Bucket three is businesses that probably are going to be affected by COVID medium term. And it’s going to be really volatile. So ,here we’re talking about cruise companies, we’re talking about maybe London offices, we’re talking about business travel-exposed companies. You know, these are going to be really volatile with lots of, you know, huge scenarios as to what will 2022/2023 look like these businesses? So our view was where we had these shorts as they fell, we’d cover those positions, take money off the table and just have no exposure either way, because they were so volatile.
But for us, the real excitement and the real bit we wanted to do work on was it was kind of list two, bucket two. And so these were businesses where we thought the medium term prospects for the business were unchanged, you know, medium term, but obviously short term, there’s going to be a ton of disruption. So, a classic example for me would be something like CRH. So, you know, they’re a building materials company that do aggregates, you know, asphalt, all that kind of stuff. Medium term, good business, you know, governments are going to spend money on infrastructure, you know, all that kind of good stuff. But over the short term, you know, building sites are shut, you know, social-distancing, you name it, lockdowns, lot of disruption short term. And, but our view is on that, we have identified those businesses that are still winners and it’s temporary disruption. Let’s start to ease into those slowly.
So bucket one, go for it, bucket three, book your profits and move on, and bucket two’s going to be the real area of potential excitement. The reality is, the market bounced back so quickly that we never got enough money into bucket two. So, if I look at it now, let’s say the FTSE is ballpark down 17% this year. We’re probably up 2% absolute this year. So obviously we done very well relative to the stock market in the UK. But if I had my time to do again, I’m really pleased about the way we reacted to the initial part of the crisis. And that we didn’t sit on our hands and we reacted quickly. Do I think we could have gone a bit harder into stuff during the crisis? Yes, I do.
JY: Thank you. And you’ve got quite a few house builders in your top 10, what is the attraction of this sector?
BW: So, what I like about the sector medium term is that net-net, we still don’t build enough houses in the UK for housing demand. So, I think you’ve got a market where structurally, it’s always quite nicely in balance. I think you’ve also got the benefit that because of the government help to buy scheme, first time [buyers] and the desire to promote home ownership, new build housing is always slightly structurally advantaged compared to secondary stock. I don’t think the final thing is that interest rates are going to be low for a long time. So actually affordability, all those kinds of stats still look pretty good. And actually it’s still cheaper if you can get a mortgage to buy than it is to rent. And so there’s lots of dynamics there and you can buy a lot of these businesses trading kind of near book value, where the government is still very pro home-ownership. I think they’re good medium term investments. And as I think, as we kind of roll through to next year, you’ll see a lot of these businesses because of the good balance sheets, be some of the quicker companies to come back to paying dividends and, you know, Persimmon who we heard from just yesterday were one of the first companies to return to the dividend list. You know, in the sector in the UK stock market.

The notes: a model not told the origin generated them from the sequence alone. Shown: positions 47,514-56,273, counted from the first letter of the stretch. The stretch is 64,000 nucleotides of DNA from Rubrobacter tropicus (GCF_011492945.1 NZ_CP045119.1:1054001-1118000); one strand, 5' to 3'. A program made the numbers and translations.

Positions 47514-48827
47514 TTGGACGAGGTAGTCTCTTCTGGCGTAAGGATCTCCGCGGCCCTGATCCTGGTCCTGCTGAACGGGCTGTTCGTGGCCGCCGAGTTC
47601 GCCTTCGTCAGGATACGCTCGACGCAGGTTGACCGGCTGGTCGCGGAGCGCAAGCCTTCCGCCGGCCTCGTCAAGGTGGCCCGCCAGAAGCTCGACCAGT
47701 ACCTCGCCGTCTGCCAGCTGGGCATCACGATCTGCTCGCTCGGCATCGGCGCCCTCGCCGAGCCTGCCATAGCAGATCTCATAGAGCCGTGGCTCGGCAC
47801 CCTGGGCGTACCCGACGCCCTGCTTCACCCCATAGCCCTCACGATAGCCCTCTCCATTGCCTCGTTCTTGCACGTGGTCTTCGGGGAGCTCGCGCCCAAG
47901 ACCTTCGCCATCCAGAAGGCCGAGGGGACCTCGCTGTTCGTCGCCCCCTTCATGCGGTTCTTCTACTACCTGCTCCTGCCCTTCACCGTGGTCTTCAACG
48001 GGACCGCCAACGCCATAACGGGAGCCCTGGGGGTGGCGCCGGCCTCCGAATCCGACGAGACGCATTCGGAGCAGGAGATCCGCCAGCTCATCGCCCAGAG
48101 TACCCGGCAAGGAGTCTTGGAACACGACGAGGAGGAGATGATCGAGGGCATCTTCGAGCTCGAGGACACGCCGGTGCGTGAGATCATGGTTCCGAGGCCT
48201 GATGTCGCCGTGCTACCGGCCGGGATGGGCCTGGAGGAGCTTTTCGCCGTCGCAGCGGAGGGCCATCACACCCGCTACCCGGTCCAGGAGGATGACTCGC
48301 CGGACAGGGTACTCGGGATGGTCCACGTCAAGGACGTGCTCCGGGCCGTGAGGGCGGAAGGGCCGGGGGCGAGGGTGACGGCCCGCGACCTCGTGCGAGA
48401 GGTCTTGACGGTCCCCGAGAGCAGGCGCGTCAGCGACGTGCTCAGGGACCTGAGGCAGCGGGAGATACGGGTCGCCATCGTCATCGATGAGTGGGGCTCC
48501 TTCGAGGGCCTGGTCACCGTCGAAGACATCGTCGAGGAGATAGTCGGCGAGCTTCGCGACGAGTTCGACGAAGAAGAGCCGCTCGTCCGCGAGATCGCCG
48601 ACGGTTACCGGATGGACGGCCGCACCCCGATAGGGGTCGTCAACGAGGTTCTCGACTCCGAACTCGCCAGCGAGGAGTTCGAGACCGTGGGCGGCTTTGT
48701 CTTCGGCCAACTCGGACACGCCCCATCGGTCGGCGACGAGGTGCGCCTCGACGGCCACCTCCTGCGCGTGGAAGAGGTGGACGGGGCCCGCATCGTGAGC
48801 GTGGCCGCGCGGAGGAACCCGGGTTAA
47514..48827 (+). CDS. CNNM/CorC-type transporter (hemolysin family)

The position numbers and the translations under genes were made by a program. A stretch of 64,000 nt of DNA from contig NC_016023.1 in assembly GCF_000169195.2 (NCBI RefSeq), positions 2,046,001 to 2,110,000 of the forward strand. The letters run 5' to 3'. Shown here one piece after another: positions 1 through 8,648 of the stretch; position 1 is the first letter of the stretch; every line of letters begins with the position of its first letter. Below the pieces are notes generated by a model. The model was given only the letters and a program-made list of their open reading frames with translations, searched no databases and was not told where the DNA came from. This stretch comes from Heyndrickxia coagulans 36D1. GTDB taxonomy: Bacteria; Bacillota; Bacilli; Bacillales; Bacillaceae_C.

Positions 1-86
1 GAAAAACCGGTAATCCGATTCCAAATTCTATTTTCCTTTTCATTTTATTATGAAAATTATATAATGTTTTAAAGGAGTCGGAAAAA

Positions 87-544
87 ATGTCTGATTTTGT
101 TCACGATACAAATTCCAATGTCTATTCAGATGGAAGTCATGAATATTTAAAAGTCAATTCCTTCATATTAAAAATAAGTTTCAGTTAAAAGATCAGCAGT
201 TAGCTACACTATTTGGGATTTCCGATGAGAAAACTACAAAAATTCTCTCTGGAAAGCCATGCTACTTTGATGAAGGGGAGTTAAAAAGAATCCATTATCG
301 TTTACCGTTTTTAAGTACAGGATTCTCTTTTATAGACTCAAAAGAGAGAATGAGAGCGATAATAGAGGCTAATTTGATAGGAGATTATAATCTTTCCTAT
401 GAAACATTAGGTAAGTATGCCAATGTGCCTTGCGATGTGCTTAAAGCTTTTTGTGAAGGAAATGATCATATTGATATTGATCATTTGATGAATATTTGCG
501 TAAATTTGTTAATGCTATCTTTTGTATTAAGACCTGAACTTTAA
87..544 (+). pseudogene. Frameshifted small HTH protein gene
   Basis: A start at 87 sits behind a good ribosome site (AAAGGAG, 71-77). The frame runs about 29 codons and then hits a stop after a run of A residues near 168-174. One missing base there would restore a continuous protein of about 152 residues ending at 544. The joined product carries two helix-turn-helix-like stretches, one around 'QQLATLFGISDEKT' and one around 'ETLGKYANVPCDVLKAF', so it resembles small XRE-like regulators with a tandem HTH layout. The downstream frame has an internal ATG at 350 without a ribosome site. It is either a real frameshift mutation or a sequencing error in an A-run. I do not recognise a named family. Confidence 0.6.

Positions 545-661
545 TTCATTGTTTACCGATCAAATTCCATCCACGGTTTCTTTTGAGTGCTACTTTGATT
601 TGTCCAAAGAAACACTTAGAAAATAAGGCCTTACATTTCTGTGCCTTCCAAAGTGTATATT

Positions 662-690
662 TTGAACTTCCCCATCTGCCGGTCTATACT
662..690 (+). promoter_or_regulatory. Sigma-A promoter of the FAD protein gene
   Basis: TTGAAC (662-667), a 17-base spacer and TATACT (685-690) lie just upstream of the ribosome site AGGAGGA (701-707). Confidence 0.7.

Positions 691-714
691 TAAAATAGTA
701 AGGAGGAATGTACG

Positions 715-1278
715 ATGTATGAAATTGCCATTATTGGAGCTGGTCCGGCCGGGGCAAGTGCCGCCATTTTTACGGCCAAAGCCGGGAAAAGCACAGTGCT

JY: Now you’ve only got about 50% of your fund invested in the UK. I know increasingly in recent years you’ve done a lot more overseas. How much can you have in overseas stocks? And are you finding a lot of opportunities there at the moment?
BW: Yeah, it’s interesting. So, what we say is that we will have 60% of our capital invested in the London market. Now, the reality, is as you and your listeners know, the London market doesn’t have a lot to do with the UK economy. You know, 75% of the earnings in the UK stock market are international, not domestic, but undoubtedly we’re starting to see more investment opportunities emerge both in, you know, Europe and in the US but, but quite interestingly in a lot of different areas.
So, in Europe what’s attracting us on the long side is we’re starting to see some quite interesting opportunities in a lot of the European ‘Green Deal’. A lot of the kind of infrastructure growth, a lot of the green technology growth in Europe is that something that Europe is really promoting aggressively and the returns being allowed by companies to earn good returns there as a result look pretty attractive to us. You know, the US is very interesting as well. You know, there’s some, you know, we’re starting to, there’s some obviously very attractive technology businesses there for the long side, but equally we’re finding a lot of businesses that look very overvalued in that sector.
On the flip side, we’ve got the presidential election coming up and, you know, the scope for tax changes under the Democrats, different policies under the Democrats, if they, if they win. And the polling at the moment seems to indicate that as likely, we think there’s going to be a lot of volatility potentially in that US stock market, which is going to give us good opportunities within the tactical side of the portfolio to hopefully, you know, drive the returns for our investors going forward.
JY: And so you’re finding quite a lot of shorting opportunities as well, overseas?
BW: Yeah, definitely. I mean, that’s one of the, I think the exciting things at the moment is it’s not just long ideas or short ideas. Now, again, we don’t, we don’t mind if the fund is tilted to be long overall, or tilted towards being short overall, we’ll go to where the opportunities are. But what we’re definitely observing at the moment is we’re finding good opportunities on both sides of the book, which is quite exciting because what we always aim to do is kind of try and deliver returns that are, you know, pretty uncorrelated to equity markets. We just want the fund to go up in absolute terms, regardless of whether stock markets are going up or down.
JY: Ben that was very interesting. Thank you very much for joining us. Thank you to our listeners for listening. I’m James Yardley and if you’d like to listen to more of our Investing on the go podcast, please subscribe to FundCalibre.